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A lot of people start to train because they live in the city; I started because I like to spend time outdoors. I prefer to hike alone and one of my regular activities includes mist-netting owls in the middle of the woods at night. While o soto gari may be of little use against a bear, coyote or bobcat, it will certainly help protect me from human predators. And the training experience does afford some safeguard against wildlife - I learned to stay alert and not get too absorbed or complacent in my surroundings; to consider potential threats and to take action to prevent them from occurring. Ju-jitsu works best when you don't have to use it at all. While I have not yet trained for long, my small exposure has given me that much more confidence and provided me with that much more of an advantage should I need it.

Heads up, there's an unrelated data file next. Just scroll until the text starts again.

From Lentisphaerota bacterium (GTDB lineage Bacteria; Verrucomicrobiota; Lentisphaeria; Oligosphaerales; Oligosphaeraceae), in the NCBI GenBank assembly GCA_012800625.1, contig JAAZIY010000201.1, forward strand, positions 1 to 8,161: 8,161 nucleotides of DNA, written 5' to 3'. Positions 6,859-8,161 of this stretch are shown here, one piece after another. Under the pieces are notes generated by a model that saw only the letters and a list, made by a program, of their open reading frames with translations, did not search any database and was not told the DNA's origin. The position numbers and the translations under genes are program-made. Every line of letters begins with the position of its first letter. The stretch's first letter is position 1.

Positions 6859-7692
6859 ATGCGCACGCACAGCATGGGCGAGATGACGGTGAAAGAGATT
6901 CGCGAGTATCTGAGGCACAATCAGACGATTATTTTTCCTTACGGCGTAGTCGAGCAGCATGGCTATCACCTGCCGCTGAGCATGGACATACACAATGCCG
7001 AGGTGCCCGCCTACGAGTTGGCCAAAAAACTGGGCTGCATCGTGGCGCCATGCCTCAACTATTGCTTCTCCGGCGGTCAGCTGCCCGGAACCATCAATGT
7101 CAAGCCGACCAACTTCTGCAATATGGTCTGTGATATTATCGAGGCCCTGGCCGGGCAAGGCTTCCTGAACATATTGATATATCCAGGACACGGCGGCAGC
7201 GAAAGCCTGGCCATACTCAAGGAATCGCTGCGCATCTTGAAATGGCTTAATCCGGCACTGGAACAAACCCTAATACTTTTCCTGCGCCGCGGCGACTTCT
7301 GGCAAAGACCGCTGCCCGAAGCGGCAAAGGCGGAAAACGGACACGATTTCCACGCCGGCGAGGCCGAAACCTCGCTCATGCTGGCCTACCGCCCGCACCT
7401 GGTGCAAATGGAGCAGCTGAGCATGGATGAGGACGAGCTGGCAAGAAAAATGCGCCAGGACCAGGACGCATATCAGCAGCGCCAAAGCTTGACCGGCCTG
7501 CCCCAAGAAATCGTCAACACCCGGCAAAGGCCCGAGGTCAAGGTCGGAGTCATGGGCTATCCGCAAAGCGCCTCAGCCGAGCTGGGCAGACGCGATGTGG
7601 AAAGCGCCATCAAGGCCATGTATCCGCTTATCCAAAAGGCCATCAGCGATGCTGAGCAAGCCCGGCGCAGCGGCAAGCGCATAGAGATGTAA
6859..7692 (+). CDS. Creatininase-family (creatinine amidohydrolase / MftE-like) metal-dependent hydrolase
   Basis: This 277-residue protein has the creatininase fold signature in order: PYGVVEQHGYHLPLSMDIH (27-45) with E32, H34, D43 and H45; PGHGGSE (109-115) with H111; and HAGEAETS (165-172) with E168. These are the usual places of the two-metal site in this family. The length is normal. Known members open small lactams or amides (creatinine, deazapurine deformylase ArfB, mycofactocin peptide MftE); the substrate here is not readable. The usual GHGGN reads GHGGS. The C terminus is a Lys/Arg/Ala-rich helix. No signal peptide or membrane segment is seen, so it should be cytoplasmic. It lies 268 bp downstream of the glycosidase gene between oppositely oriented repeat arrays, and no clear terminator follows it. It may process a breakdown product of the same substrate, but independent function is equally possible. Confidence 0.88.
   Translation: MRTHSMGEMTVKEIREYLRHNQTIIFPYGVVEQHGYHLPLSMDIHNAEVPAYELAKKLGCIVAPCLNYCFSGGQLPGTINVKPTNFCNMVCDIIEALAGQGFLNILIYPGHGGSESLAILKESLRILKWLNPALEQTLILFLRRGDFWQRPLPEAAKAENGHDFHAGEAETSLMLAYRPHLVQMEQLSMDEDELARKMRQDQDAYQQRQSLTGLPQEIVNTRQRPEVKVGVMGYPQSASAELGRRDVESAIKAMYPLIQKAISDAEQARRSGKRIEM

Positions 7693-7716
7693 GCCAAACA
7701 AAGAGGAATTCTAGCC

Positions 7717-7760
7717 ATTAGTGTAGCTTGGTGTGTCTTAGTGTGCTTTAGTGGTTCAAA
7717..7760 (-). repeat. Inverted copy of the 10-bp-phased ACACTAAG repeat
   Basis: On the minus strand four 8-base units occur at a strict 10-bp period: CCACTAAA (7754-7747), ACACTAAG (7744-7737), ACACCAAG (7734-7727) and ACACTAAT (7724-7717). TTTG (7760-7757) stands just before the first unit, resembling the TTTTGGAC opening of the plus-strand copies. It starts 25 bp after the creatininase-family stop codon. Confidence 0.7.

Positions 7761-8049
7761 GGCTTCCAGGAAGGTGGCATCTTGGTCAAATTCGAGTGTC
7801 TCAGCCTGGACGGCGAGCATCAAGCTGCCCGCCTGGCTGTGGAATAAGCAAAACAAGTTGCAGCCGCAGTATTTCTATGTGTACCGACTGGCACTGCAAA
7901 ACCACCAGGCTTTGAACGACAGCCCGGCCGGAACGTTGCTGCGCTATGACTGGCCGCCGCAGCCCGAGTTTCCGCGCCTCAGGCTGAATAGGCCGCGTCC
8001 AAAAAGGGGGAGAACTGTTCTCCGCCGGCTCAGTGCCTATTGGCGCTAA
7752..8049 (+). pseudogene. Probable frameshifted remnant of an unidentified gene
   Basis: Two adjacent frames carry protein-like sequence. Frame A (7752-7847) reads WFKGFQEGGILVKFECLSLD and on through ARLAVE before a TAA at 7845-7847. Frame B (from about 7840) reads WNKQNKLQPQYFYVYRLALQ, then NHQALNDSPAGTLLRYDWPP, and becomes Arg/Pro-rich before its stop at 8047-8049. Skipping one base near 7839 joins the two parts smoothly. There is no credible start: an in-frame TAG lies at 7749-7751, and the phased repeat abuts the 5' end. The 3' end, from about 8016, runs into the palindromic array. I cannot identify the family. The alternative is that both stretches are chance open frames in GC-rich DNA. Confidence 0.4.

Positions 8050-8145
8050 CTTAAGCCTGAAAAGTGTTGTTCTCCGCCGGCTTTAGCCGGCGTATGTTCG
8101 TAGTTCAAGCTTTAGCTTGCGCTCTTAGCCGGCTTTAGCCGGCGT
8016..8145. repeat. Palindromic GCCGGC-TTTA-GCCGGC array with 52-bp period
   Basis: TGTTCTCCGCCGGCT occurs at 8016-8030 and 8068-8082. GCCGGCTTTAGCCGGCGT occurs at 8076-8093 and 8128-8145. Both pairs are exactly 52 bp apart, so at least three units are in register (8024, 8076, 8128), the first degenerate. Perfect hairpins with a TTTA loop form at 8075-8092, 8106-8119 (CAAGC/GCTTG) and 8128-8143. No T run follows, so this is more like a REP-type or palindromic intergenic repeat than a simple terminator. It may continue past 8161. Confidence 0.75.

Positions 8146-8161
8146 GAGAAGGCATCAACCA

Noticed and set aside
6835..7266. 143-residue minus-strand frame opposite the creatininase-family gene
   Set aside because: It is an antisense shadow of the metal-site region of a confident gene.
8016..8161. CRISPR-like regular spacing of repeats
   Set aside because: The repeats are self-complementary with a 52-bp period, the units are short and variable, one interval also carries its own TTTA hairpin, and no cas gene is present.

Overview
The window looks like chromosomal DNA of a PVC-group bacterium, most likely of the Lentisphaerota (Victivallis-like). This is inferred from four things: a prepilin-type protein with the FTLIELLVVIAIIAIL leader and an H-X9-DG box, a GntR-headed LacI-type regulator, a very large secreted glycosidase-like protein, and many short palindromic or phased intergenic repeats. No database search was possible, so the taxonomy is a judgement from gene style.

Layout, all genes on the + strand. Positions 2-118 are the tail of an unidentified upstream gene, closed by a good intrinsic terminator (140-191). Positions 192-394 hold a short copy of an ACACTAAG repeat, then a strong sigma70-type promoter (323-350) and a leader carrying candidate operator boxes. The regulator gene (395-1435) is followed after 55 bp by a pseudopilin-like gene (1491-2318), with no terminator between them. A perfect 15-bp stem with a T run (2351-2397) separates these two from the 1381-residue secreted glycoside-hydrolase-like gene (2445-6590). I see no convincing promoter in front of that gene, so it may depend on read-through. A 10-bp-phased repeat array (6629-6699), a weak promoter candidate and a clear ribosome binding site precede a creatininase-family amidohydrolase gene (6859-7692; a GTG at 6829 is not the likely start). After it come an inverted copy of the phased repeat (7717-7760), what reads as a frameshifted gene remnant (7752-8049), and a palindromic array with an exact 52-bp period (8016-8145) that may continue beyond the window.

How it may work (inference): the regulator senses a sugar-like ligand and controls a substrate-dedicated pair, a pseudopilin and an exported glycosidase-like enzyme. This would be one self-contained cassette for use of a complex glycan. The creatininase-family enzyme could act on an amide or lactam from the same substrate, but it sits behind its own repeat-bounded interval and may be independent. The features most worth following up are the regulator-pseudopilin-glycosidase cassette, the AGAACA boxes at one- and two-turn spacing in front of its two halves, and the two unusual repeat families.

When considering where to train, I looked at a few places around Columbia, but this dojo attracted my attention because it was not focused around competition and seemed to concentrate instead on practical defense techniques. I also liked that the style of fighting is based on manipulation of your opponent's weight against them and requires little strength; since I'm a bit diminutive this appealed to me. Once I started attending I knew I made the right choice; I was surrounded by people who knew what they were doing and were patient with my shortcomings. I was never intimidated or afraid that I would get hurt, even by accident. The senseis ensure the atmosphere is geared towards safety and productiveness.
Erin trained with us in the summer of 2011 while home from college.